Here's a whole list of supposed vanity plates. My favorite being what the web site author describes as the perfect vanity plate..."ILOVEME".
Now I wonder if this one has any gay connotations???
Knit 'N Style 2005 - Review
Overall, there are 29 designs in this issue for US$5.99. There is an inane article by Lily Chin about a woman in Italy that knits intarsia sweaters that are based on famous masterpieces...just plain ugly. There's another article on Artful Zippers and Craft Installation that has 23 pictures. Only 2 of the pictures actually show how to install a zipper. Here are my thoughts on the designs.
Lacy Tee - Edi Eckman - Other than the fact that the picture of the model shows breasts, it's not bad
Knit Ribbon Tee - Melissa Leapman - Simple and unextraordinary
Crocheted Ribbon Tee - Melissa Leapman - Much worse than the knit version
Feminine Charm - Unattributed - Charming only to a Wookie...stupid and ugly
Drop Stitch Shell - Unattribued - Completely forgettable
Striped Poncho - Unattributed - Bad shaping, bad design, bad idea
Entrelac Shell - Unattributed - Bulky cotton/acrylic entrelac top...can you picture it?
Casual Tunic - Unattribued - Ghastly use of very loose gauge stockinette and novelty yarn
Open-Stitch Pullover - Unattributed - Not bad for sparkly nylon yarn that is fuzzy like mohair...for a summer garment?
Alpaca Coat with Cable - Nicky Epstein - The ugliest garment in the issue
Kimono Cardigan - Unattributed - Looks great in the picture...but it's made with Lion Brand Homespun...won't look great for long
Lacy Aran Pullover - Helene Rush - Nicest garment in the magazine - it looks very out of place
Laurel Top - Chris Carroll - Simple and not bad
Summer Shells - Jackie Callery - Simple and not bad
Lacy Shell - Valentina Devine - Bad color, bad shaping
Shawl and Ribbed Shell (cover) - Unattributed - Both garments are just awful
Sari Poncho - Unattributed - You have to check out this magazine just to see the graphic for this design (Selma and I were howling with laughter)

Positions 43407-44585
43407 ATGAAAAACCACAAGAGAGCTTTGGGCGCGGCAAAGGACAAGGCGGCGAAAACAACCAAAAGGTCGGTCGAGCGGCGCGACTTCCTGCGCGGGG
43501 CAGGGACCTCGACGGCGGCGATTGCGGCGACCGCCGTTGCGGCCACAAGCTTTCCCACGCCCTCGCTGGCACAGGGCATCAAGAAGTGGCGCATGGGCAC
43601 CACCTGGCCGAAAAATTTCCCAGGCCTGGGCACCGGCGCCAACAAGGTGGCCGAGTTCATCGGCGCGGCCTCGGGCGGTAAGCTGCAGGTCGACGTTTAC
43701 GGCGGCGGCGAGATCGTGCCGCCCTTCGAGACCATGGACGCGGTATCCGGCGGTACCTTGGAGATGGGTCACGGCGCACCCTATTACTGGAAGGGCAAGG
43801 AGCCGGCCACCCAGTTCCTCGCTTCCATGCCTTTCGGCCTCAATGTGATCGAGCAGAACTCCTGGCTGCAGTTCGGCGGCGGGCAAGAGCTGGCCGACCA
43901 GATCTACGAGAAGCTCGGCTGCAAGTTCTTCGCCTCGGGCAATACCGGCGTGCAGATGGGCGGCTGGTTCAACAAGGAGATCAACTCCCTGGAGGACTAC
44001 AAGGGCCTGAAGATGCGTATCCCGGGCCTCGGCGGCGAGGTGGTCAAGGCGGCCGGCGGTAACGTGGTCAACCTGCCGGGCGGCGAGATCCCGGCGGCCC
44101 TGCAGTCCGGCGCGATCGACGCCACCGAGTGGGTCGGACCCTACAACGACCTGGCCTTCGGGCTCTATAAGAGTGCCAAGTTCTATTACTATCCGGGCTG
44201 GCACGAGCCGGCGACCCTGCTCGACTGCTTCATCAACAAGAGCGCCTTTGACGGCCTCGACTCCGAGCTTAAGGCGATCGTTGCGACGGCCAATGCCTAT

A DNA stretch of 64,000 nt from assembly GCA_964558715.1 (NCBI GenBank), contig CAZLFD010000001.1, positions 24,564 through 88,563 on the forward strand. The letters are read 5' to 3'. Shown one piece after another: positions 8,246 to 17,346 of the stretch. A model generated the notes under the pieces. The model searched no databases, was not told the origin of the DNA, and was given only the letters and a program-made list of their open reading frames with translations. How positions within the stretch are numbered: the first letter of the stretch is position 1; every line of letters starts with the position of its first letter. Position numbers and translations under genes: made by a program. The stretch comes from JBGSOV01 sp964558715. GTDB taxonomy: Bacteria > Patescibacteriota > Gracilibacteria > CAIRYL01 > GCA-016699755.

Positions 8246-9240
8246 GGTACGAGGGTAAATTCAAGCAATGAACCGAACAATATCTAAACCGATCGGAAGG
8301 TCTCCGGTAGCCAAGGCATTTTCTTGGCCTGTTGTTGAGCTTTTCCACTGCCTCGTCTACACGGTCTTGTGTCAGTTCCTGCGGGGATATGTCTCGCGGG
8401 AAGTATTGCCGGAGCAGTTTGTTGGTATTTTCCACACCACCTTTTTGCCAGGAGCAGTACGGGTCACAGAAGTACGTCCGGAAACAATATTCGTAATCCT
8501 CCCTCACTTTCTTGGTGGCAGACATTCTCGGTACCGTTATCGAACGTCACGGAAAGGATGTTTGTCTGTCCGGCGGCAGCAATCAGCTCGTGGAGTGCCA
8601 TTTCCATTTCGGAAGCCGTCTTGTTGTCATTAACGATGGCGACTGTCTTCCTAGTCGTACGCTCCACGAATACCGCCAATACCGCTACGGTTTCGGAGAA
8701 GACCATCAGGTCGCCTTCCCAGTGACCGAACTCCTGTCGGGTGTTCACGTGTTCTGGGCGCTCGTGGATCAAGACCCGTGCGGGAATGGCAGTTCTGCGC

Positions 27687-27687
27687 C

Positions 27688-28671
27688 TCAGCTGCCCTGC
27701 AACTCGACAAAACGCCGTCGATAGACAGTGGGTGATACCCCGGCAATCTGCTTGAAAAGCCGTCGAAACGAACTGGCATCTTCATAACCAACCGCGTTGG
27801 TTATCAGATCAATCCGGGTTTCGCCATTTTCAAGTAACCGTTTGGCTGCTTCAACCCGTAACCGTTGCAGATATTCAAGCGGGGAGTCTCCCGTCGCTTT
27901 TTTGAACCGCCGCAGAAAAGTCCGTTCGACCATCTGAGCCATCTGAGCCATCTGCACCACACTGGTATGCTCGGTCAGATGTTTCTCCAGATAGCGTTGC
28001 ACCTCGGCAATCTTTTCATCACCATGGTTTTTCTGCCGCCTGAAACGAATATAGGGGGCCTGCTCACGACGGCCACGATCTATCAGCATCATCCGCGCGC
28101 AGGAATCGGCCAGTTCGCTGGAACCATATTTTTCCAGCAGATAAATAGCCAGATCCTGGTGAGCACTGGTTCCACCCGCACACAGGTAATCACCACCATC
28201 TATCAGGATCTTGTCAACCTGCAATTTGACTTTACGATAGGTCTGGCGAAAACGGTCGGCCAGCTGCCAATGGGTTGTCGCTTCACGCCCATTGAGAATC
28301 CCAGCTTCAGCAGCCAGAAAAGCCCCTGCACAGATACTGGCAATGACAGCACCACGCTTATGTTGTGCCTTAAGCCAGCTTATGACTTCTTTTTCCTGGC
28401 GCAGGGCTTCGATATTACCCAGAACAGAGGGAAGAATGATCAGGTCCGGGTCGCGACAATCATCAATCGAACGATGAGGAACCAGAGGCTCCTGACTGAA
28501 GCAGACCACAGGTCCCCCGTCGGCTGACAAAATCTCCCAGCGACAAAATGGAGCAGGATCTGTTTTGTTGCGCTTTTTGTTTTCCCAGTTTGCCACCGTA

Melissa Top - Unattributed - Unattractive as well
Ruffled Pullover - Melissa Leapman - Why is there a solid merino fabric pullover in a Summer magazine?
Cap Sleeve Raglan - Gayle Bunn - Simple and quite nice with interesting design
Steeplechase Vest - Linda Walsh - This one would make Mari Lynn Patrick proud...hideous
Bateau Tank - South West Trading - A perfectly nice tank top ruined by adding fur trim
Blue Ocean Halter Top - Unattributed - Perfect for the trailer trash crowd
Aerie Delight - Unattributed - Fuzzy, nylon, cowl-neck, sleeveless...I'm overwhelmed with contradictions
Garden Party - Wool in the Woods - Looks like a 13 year old's first design attempt
Off-shoulder Tee - Yarn Heaven - I can't imagine what they were thinking
Party Capes - Skacel - Combining garish colors and thick fur-like fabric is NEVER pretty
Crochet Bags - Lion Brand - Worthy of Workbasket
A Star is Born - Mary Bonnette and Jo Lynne Murchland - Beautiful, fun colored child's hooded cardigan
I am on my last pattern repeat for the yellow baby blanket.
If I'm comfortable with the overall lenght, I will add a border on each side of a few rows of seed stitch. If I'm not, I will use the last ball to add one more pattern repeat.
Posted by Joe Wilcox at 2:50 PM
Monday, May 23, 2005
Over Half a Million Served
For those of you who watch site counters, you'll note I just surpassed the 500,000 mark.
I know that's nothing like the purported millions of hits that Wendy gets, or the realistically high number of hits that Stephanie gets, but I wouldn't trade my regular readers for a more popular blog any day.
I wonder how long it will take to make it to my first million hits.